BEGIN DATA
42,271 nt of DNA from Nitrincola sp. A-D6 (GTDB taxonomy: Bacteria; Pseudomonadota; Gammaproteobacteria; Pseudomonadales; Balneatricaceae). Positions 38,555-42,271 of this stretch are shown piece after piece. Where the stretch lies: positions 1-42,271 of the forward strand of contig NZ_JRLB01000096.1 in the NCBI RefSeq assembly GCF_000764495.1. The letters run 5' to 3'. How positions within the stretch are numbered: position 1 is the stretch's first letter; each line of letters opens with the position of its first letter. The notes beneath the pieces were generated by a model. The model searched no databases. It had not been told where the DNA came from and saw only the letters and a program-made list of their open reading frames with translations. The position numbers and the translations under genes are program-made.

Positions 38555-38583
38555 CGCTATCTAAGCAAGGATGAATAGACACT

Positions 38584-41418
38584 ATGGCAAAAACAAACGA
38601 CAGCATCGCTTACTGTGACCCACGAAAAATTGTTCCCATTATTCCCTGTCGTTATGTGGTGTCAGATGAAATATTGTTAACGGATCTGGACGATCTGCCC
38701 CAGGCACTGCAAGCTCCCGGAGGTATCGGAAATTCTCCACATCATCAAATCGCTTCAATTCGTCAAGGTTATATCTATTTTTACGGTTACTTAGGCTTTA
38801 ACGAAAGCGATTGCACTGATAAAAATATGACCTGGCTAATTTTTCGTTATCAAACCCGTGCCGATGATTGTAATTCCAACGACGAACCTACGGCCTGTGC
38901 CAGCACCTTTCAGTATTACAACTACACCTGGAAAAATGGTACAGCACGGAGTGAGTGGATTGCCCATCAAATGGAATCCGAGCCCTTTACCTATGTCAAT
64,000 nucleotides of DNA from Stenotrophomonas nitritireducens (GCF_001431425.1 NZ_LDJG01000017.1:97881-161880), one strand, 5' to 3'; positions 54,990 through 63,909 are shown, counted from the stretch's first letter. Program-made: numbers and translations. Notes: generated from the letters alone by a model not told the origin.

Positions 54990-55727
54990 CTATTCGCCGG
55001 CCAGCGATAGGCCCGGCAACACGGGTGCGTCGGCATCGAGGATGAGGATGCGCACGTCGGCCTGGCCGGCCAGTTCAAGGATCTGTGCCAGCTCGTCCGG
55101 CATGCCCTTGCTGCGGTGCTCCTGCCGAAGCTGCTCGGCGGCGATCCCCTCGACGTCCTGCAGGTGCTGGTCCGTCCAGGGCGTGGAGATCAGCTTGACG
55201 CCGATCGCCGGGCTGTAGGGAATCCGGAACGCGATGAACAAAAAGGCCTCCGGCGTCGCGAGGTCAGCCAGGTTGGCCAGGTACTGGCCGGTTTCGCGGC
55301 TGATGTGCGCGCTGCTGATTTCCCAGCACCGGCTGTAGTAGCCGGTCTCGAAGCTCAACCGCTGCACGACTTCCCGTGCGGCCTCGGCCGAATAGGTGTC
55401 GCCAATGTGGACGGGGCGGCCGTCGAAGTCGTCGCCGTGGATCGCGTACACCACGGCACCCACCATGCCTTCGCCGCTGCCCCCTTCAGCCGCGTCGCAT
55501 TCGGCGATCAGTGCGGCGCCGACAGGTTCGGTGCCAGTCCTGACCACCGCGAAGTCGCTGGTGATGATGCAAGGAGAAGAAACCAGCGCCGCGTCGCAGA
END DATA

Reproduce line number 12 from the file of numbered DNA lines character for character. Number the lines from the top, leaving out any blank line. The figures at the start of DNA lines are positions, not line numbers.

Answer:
54990 CTATTCGCCGG